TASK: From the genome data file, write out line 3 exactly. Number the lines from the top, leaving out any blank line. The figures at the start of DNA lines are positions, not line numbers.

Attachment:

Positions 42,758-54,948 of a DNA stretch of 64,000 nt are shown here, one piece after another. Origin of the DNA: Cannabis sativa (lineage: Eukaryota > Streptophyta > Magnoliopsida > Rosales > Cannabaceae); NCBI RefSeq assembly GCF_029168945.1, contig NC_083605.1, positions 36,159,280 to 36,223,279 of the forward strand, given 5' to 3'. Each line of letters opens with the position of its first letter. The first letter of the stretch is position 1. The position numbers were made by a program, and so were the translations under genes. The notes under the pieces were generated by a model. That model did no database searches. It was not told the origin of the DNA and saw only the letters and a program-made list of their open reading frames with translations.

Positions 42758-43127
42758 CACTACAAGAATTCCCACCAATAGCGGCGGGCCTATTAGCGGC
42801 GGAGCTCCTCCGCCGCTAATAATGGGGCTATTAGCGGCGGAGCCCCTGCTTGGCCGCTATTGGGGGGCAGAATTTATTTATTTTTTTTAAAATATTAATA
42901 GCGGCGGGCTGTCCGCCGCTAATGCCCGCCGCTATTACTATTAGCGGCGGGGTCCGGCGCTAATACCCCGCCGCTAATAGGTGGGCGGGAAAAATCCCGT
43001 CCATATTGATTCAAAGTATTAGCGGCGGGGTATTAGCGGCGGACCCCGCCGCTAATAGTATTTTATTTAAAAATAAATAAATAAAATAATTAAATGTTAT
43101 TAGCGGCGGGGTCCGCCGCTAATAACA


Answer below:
42758 CACTACAAGAATTCCCACCAATAGCGGCGGGCCTATTAGCGGC